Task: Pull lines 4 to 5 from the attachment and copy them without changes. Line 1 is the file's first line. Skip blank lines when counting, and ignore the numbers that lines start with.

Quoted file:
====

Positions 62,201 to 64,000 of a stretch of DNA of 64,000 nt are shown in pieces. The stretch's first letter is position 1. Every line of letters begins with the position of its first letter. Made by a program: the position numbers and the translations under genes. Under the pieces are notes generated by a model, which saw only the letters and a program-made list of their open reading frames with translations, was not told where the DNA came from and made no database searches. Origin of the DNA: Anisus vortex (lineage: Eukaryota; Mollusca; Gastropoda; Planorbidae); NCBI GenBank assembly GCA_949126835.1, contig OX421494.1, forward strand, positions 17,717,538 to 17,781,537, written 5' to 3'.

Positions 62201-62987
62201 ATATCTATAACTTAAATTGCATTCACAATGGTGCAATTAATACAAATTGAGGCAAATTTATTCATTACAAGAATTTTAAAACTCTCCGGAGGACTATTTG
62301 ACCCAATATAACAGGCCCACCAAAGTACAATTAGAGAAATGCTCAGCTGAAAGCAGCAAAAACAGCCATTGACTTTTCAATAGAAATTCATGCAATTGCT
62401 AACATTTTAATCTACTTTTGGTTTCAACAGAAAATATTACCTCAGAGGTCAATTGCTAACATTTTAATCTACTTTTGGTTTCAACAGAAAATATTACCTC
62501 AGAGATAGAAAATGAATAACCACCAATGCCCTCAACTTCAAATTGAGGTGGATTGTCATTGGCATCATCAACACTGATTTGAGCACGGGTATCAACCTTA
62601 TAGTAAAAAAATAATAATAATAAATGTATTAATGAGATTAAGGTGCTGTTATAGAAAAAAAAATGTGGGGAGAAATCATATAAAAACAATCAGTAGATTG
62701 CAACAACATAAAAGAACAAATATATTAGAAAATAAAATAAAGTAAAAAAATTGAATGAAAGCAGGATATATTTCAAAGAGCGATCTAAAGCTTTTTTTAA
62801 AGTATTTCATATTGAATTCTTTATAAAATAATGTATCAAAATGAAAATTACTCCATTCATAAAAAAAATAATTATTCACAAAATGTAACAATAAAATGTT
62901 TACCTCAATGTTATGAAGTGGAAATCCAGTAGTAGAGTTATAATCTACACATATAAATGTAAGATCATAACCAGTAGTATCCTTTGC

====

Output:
62301 ACCCAATATAACAGGCCCACCAAAGTACAATTAGAGAAATGCTCAGCTGAAAGCAGCAAAAACAGCCATTGACTTTTCAATAGAAATTCATGCAATTGCT
62401 AACATTTTAATCTACTTTTGGTTTCAACAGAAAATATTACCTCAGAGGTCAATTGCTAACATTTTAATCTACTTTTGGTTTCAACAGAAAATATTACCTC